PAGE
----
How to Quit Vaping
Many people start vaping in order to quit smoking. While it might help you trade one habit for another, you may still be doing damage to your body with vaping. In order to understand how vaping effects the body we have to turn to the scientific research that has been done in the past decade. Unfortunately, there is still very little long-term research on the effects of vaping because it is still so new. The first e-cigarettes only became available in the US in 2006 or 2007.
If you are considering quitting vaping it can be helpful to understand its side effects, how it effects your body, and some of the best ways to quit vaping.
You might be wondering if vaping is really addictive. The short answer is: yes. E-liquid, which people vape, contains nicotine. Nicotine is addictive therefore vaping is addictive. There has been a long standing argument in the vape community that nicotine from e-liquid is somehow less addictive than the nicotine in cigarettes.
According to a study published by the American Chemical Society, vaping nicotine is just as addictive as smoking cigarettes. There are in fact different kinds of nicotine. One of the big differences is that there is nicotine derived from tobacco and nicotine derived from nightshade vegetables like eggplant and tomatoes. But this study found the most addictive kind of nicotine in over half the vape products that they tested.
Vaping Without Nicotine
Some people might argue that if you vape zero nicotine e-liquid you cannot get addicted. There is more and more research showing that behavioral addiction is just as legitimate as substance addiction. Even if you stay away from nicotine it is still possible to have a behavioral addiction to vaping. Recent research has even begun to show that behavioral addiction releases chemicals in your brain that remain there for up to three months after you quit.
In addition to being addictive there are other side effects to vaping. According to DrugAbuse.gov, the side effects can be caused by the use of nicotine, other chemicals in e-liquid, or metals in the vape.
Side effects include:
- Dizziness or nausea
- Throat pain
- Respiratory problems
- Possible increased risk of cancer
- Possible increased risk of lung disease
Symptoms like headache or dizziness are most likely caused by exposure to too much nicotine. However, respiratory problems and coughing could symptoms of lung disease and might be far more serious. These are generally caused by inhaling metal particles that are produced when the coils are heated. If you are experiencing any of these symptoms it is important to talk to your doctor.
Is Vaping Bad for your Teeth?
In addition to the side effects talked about above, there is evidence to suggest that vaping is bad for your oral health. Research published in the Journal of Cellular Physiology found that vaping was bad for the cells that line the inside of your mouth. In fact, it actually caused these cells to become deformed. This is bad news for vapers because it can mean an increased risk of gum disease and other oral problems.
Generally, what is bad for your mouth is bad for your teeth as well. Gum disease and poor oral hygiene can lead to tooth decay. As of right now, the direct effects of vaping on your teeth are not fully known.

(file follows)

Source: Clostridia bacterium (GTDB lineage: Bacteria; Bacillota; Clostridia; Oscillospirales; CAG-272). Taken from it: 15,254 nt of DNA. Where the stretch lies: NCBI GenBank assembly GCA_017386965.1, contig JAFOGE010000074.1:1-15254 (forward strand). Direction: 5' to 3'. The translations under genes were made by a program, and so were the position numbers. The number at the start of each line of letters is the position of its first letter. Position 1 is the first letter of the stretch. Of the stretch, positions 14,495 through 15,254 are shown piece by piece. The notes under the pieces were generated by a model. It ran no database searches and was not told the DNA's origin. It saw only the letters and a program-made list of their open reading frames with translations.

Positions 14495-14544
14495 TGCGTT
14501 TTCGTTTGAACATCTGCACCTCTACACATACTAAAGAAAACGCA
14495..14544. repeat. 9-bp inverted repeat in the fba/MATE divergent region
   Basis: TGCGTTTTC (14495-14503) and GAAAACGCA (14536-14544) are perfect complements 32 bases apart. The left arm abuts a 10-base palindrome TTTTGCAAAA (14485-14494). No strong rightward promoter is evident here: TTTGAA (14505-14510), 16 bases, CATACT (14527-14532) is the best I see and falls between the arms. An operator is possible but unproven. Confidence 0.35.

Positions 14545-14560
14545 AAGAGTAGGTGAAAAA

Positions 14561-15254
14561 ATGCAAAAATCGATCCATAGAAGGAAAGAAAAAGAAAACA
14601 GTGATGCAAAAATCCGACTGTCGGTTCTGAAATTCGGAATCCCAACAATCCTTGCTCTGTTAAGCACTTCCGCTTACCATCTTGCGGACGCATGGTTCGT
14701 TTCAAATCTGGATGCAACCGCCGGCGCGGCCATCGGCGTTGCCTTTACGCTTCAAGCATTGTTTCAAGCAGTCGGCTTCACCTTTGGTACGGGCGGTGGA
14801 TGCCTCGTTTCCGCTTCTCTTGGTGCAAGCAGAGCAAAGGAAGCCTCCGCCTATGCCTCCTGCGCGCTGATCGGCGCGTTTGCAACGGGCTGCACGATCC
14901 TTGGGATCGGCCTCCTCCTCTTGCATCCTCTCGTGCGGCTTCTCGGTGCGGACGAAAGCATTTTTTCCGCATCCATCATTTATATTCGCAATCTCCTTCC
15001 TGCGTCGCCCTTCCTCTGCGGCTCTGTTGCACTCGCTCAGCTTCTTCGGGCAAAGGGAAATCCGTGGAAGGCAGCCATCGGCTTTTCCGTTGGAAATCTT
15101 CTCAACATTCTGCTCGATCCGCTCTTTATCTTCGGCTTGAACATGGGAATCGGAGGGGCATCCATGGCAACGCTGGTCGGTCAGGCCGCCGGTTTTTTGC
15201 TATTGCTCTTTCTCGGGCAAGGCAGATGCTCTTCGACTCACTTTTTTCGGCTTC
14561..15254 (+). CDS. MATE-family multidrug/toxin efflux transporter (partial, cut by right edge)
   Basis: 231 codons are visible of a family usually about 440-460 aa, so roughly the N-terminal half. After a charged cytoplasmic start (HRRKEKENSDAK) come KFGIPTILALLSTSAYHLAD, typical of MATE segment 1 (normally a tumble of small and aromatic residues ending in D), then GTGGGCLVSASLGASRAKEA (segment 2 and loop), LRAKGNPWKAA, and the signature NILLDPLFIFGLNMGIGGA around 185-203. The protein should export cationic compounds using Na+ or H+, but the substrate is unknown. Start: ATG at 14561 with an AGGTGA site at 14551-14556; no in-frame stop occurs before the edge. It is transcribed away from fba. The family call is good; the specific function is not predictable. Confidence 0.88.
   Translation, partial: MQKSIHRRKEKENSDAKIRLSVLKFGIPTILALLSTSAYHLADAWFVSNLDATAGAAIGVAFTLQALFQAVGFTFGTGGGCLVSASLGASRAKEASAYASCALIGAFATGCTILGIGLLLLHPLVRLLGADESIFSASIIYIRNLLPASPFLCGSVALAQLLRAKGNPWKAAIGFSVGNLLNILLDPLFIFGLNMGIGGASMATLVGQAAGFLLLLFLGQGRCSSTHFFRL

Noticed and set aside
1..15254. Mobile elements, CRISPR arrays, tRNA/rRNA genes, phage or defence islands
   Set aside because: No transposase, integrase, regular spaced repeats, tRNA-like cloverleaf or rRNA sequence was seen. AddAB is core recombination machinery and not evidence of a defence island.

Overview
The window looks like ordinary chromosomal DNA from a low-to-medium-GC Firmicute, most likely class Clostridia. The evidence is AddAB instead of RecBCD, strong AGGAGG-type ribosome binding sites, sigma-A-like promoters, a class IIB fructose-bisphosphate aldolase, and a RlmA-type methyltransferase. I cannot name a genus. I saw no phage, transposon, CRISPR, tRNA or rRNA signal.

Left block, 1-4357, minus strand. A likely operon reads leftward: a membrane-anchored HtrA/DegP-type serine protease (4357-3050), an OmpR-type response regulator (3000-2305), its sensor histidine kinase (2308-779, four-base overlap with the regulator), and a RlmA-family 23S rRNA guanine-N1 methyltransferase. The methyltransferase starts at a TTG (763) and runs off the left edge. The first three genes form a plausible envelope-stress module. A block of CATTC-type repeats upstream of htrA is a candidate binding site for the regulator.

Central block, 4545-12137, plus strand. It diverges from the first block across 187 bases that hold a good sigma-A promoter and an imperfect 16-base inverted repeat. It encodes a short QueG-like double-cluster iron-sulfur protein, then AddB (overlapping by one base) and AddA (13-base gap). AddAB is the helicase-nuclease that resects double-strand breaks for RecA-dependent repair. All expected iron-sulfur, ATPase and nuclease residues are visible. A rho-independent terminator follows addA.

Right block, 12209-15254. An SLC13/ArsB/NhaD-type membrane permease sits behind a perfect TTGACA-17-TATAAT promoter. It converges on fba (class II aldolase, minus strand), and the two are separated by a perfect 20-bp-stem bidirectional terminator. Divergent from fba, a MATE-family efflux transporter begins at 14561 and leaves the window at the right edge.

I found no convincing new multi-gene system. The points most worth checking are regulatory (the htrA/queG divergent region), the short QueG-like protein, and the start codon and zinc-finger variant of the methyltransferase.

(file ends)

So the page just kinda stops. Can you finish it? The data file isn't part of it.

What Happens When you Quit Smoking and Start Vaping?
When you quit smoking and start vaping it is most likely that you are simply transitioning from one addiction to another. Research shows that people who vape are no more likely to quit smoking than people who try other methods https://www.ncbi.nlm.nih.gov/pmc/articles/PMC4122246/. In short, using e-cigarettes in order to quit isn’t better than the patch, nicotine gum, or going cold turkey.
It is also important to note that the FDA has not approved e-cigarettes as an aid for smoking cessation. If you are trying to quit smoking you might want to consider going with something that has been approved for that purpose.
Now that you know a little more about the negative effects of vaping you might be wondering how you can quit vaping. When quitting vaping it is important to take care of both the behavioral addiction and the substance addiction involved. As far as nicotine goes there are many different methods you can try.
Some people chose to do a nicotine replacement method. This means that rather than using a vape to get nicotine you might use gum or a patch. This method is helpful for getting you off the vape but you will still be addicted to nicotine.
Other people prefer a taper method for nicotine addiction. If you are doing this you might slowly taper yourself off of e-liquid that contains nicotine. Most programs that have people do this have them taper down to zero nicotine in about a week.
You can try a combination of nicotine replacement and the taper method. You might try using nicotine gum and tapering down to gum with no nicotine after about one week. This method is helpful because it means you are already working to curb the behavioral addiction as well.
In order to stop the behavioral addiction you have to actually stop using e-cigarettes. Like we talked about above, you can get down to zero nicotine e-liquid but still have that behavioral addiction to the act of vaping. There are a number of techniques you can use to help you with this. When you feel the urge to vape you can stand up and do some jumping jacks. Exercise provides a similar adrenaline and dopamine rush that you get from addiction. So, doing this can help you with the craving.
Be careful when looking for information out there about quitting vaping. A lot of the sites that have information about the topic are vape websites, and may not be giving information based on the latest science and information!